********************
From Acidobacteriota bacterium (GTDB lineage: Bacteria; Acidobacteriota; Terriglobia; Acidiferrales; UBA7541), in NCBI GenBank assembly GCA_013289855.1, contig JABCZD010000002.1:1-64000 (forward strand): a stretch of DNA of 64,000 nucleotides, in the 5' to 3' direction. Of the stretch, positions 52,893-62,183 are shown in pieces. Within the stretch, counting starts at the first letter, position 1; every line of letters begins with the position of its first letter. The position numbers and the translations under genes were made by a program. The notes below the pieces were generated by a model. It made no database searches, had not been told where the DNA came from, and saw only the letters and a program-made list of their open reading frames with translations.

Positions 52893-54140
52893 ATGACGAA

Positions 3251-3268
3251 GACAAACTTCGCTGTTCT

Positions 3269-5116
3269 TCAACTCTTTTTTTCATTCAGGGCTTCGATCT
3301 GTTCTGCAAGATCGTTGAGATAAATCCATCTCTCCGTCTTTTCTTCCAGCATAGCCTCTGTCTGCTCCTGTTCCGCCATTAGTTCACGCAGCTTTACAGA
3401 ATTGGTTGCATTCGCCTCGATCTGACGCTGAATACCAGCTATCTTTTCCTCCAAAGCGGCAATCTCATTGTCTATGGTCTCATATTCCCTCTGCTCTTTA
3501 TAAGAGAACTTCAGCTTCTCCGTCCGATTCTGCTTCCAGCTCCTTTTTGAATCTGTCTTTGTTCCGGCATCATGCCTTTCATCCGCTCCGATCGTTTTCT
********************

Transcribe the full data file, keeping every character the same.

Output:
From Acidobacteriota bacterium (GTDB lineage: Bacteria; Acidobacteriota; Terriglobia; Acidiferrales; UBA7541), in NCBI GenBank assembly GCA_013289855.1, contig JABCZD010000002.1:1-64000 (forward strand): a stretch of DNA of 64,000 nucleotides, in the 5' to 3' direction. Of the stretch, positions 52,893-62,183 are shown in pieces. Within the stretch, counting starts at the first letter, position 1; every line of letters begins with the position of its first letter. The position numbers and the translations under genes were made by a program. The notes below the pieces were generated by a model. It made no database searches, had not been told where the DNA came from, and saw only the letters and a program-made list of their open reading frames with translations.

Positions 52893-54140
52893 ATGACGAA

Positions 3251-3268
3251 GACAAACTTCGCTGTTCT

Positions 3269-5116
3269 TCAACTCTTTTTTTCATTCAGGGCTTCGATCT
3301 GTTCTGCAAGATCGTTGAGATAAATCCATCTCTCCGTCTTTTCTTCCAGCATAGCCTCTGTCTGCTCCTGTTCCGCCATTAGTTCACGCAGCTTTACAGA
3401 ATTGGTTGCATTCGCCTCGATCTGACGCTGAATACCAGCTATCTTTTCCTCCAAAGCGGCAATCTCATTGTCTATGGTCTCATATTCCCTCTGCTCTTTA
3501 TAAGAGAACTTCAGCTTCTCCGTCCGATTCTGCTTCCAGCTCCTTTTTGAATCTGTCTTTGTTCCGGCATCATGCCTTTCATCCGCTCCGATCGTTTTCT